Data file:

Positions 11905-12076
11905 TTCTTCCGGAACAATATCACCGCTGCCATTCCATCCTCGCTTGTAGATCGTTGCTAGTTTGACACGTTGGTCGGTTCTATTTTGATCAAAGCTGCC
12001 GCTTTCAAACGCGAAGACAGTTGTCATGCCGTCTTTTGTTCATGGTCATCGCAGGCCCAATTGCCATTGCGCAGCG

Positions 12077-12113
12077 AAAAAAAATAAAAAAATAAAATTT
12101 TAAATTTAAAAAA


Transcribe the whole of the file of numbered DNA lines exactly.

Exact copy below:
Positions 11905-12076
11905 TTCTTCCGGAACAATATCACCGCTGCCATTCCATCCTCGCTTGTAGATCGTTGCTAGTTTGACACGTTGGTCGGTTCTATTTTGATCAAAGCTGCC
12001 GCTTTCAAACGCGAAGACAGTTGTCATGCCGTCTTTTGTTCATGGTCATCGCAGGCCCAATTGCCATTGCGCAGCG

Positions 12077-12113
12077 AAAAAAAATAAAAAAATAAAATTT
12101 TAAATTTAAAAAA